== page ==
There was a flurry of related NHS people stories last week. The first to catch my eye was the report from the Health and Social Care Information Centre on the comings and goings of different staff during the year May 2011/12. It seems that some 89926 people left the NHS in England, but only 77522 of these posts were filled. Whilst this 12000 shortfall is significant, the overall headcount of professional employees has reduced by almost 20000 people since September 2009. In addition, those people the Department of Health likes to call ‘NHS infrastructure support workers’ also fell by about 20000 from 236000 to 216000 over the same period. Managers and senior managers lost 5000 and 2000 positions respectively.
Of interest to this School is that these figures reveal qualified nursing, midwifery and health visiting staff posts have reduced by almost 5000 in the last two years. Yet when Anne Milton, ex Grammar School girl and fully qualified nurse, now Health Minister, was asked about these reductions she said there ‘are 2400 more clinical staff working in the NHS than there were two years ago in May 2010, including over 3700 more doctors, and over 900 extra midwives’ and ‘funding will increase by £12.5 billion over the next three years, protecting the NHS for the future’ she concluded. In response Peter Carter of the RCN, said ‘The RCN will continue to oppose job cuts locally and nationally on behalf of our members and the patients they care for.’
Such sterling words will be music to the ears of Dr Graham Henderson (husband of Anne Milton) as he works in the field of community medicine – and it seems the community is getting sicker. The Insight Research Group published a report last week; The Austerity Britain Report which looked at the impact of the economic recession is having on people. The study’s participants were GPs working across the UK who were asked about the health of their patients and how this had changed over the past 4 years.
The GPs felt that worries over financial security coupled with many people working longer hours had led to a 77% increase of new mental health cases over the last 4 years (54% reported the greatest increase being anxiety, 46% felt it was depression). Additionally, 64% of the GPS reported patients drinking significantly more alcohol, whereas there had been a 38% increase in requests for help to give up smoking (cost being the most often reason cited). Likewise there was a reported 17% increase in patients requesting terminations due to financial concerns and a 34% increase in the numbers of patient putting off starting a family until their financial security improved. 60% of patients were cancelling sporting activities due to financial concerns and 54% cancelling gym membership due to work demands.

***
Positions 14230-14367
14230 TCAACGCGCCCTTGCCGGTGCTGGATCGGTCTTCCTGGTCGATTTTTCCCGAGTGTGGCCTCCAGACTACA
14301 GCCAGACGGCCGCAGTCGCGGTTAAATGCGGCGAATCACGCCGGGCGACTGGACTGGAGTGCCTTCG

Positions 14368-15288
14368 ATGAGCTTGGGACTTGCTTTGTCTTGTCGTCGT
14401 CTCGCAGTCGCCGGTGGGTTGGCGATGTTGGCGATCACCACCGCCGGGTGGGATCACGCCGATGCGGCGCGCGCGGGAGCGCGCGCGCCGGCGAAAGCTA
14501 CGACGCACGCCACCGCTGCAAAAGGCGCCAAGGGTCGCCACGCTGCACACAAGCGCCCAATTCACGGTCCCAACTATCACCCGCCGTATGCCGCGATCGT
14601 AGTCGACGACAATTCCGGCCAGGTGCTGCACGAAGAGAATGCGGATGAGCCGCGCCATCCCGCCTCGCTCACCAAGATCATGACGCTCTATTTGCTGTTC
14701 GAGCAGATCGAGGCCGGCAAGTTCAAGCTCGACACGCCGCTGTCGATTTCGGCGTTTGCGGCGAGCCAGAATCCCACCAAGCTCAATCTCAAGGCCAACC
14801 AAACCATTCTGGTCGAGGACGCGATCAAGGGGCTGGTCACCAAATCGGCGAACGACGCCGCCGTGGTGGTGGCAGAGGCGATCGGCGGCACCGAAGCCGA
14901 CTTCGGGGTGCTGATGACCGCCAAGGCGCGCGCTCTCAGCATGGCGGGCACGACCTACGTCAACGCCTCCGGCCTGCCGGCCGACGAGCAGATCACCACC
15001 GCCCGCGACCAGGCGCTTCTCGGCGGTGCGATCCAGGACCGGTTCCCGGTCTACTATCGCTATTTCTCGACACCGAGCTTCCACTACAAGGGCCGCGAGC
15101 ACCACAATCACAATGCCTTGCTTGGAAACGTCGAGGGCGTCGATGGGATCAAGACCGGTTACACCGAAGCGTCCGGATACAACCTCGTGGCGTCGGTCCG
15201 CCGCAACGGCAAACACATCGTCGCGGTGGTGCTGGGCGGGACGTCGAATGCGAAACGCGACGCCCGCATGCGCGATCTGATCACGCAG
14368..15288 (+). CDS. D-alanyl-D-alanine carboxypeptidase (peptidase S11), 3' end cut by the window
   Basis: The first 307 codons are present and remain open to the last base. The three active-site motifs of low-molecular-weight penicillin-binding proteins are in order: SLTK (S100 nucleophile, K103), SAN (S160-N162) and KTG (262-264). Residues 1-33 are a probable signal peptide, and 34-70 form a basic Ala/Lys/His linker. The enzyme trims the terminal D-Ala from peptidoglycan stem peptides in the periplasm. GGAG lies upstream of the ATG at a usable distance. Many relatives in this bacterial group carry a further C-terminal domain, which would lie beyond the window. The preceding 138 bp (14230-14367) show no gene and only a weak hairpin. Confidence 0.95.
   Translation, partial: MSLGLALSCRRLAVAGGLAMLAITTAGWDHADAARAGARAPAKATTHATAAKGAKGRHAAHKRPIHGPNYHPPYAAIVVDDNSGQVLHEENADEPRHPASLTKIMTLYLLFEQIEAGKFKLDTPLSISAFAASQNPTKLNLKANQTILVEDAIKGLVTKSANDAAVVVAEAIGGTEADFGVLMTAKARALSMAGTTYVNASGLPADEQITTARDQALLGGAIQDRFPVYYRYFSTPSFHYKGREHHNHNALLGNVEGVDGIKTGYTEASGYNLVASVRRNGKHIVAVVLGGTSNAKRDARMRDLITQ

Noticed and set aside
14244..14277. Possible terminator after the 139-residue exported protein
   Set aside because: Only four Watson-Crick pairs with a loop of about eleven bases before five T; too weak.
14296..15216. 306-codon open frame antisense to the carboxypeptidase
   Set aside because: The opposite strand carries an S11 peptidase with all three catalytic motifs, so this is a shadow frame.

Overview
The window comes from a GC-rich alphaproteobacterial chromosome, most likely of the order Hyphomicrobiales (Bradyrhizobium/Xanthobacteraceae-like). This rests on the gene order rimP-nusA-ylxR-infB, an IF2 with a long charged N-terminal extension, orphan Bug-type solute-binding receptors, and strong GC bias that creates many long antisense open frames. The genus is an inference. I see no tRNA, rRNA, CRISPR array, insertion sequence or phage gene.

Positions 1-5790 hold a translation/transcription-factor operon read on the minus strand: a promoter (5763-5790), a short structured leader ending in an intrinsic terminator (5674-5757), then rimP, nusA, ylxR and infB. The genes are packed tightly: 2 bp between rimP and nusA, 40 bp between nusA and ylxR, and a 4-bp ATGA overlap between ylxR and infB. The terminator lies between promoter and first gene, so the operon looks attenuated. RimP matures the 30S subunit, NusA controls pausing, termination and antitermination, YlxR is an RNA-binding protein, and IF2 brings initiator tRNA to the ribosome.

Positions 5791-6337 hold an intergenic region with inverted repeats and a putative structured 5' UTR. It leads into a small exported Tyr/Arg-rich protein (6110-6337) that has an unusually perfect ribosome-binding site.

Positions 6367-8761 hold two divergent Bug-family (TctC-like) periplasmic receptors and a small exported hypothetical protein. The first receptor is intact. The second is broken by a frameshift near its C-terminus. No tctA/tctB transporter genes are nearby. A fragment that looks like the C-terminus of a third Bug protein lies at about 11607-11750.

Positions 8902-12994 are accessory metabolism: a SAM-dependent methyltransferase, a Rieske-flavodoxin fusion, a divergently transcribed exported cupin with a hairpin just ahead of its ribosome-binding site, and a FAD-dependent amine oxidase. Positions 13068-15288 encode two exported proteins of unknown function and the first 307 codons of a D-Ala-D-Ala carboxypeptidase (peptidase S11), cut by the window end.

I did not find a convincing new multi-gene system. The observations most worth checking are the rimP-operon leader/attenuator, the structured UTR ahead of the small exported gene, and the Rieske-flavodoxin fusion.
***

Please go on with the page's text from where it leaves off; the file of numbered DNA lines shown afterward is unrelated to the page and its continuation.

Such big increases don’t appear to be reflected in the sickness rate of NHS staff. The NHS Information Centre has published annual data for the level of sickness absence among health service staff, showing an overall rate of 4.12% for 2011/12 compared to a rate of 4.16% in 2010/11. I found it interesting that despite the continuing bad news about the economy, sickness rates in the NHS have only fallen by this tiny amount, nothing to do I suspect with the introduction across many parts of the NHS of more punitive sickness/absence policies. However, 0.4% is still a massive 15.56 million day lost to sickness.
Unfortunately for some NHS workers the misery doesn’t stop there. The South West Pay, Terms and Conditions Consortium which employs some 68000 NHS workers last week published its ideas for making further savings. They are suggesting that if the average sized hospital were to cut the pay of staff by 1% across the board, it would produce annual savings of around £1.4 million; adding another hour on top of the contracted 37.5 hour working week (for no extra cash) would lead to gains of £2.6 million; and by reducing annual leave entitlement by 2 days would generate over £750000 a year. The Foundation Trust Network, which represents the most financially successful hospitals in England – including members of the South West consortium – said 'that given the scale of the savings required in the NHS it was understandable that the time has come for some trusts to explore all their options’. Whichever way this turns out it is not good news for the education sector, already suffering because of the changes to university fees and bursary arrangements.
Perhaps slightly ironically, I’m off to Sweden in a few hours to present at a European conference on how a more effective relationship between the NHS and Universities can improve the educational preparation of nurses. Just time for a cup of tea I think before I go. Ho hum as they say.